Aim: To stretch your calf and hamstring muscles (which become tighter as pregnancy progresses), reduce fatigue, and improve circulation in your legs. This pose also helps relieve tension in your shoulders and spine, and helps improve upper body strength while stretching your chest.

Starting position: Get on your hands and knees.

Exercise: Spread your fingers wide with the middle finger of each hand pointing straight ahead of you. Tuck your toes under and inhale deeply. As you exhale, make an inverted V with your body by lifting your tailbone toward the ceiling, straightening your legs, and lengthening your spine. Let your head hang and breathe evenly. Position your feet so they’re hip-width apart and your toes are facing forward. Try to rest your heels on the floor.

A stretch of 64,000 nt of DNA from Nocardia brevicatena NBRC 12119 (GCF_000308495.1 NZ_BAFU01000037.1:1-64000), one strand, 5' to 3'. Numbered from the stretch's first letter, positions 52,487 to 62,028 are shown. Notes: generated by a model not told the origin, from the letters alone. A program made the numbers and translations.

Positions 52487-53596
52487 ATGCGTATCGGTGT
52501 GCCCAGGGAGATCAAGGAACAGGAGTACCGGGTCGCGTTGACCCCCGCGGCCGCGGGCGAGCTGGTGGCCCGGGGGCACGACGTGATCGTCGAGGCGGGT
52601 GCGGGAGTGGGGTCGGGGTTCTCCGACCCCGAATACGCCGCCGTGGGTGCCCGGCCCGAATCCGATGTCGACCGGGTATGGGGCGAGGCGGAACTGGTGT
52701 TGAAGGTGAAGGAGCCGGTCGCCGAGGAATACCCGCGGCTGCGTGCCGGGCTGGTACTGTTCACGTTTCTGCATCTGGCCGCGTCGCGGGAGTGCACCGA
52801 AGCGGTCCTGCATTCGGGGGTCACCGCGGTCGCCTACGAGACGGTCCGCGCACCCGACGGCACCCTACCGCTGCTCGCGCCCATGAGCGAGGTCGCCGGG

To release the pose, lower your knees or get into child’s pose to rest completely.

Duration: Hold this pose for five inhalations and exhalations.

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HALF-DOG POSE

Aim: To stretch your back, release tension in your shoulders, and stretch your hamstrings. You can use this pose as an alternative to downward-facing dog.

Starting position: Stand facing a wall, then lean forward and place your hands shoulder-width apart on the wall. Walk your feet backward as you bend forward from the hips, sliding your hands down the wall until your back and arms are parallel with the floor. Keep your head in line with your arms and gaze at the floor.

Exercise: Inhale and push your hands into the wall. As you exhale, elongate your spine by stretching your tailbone straight out behind you. To keep the natural curve of your spine, rotate your sit bones (the bones you sit on) upward to keep your lower back from flattening.

Duration: Hold this pose for five to ten inhalations and exhalations.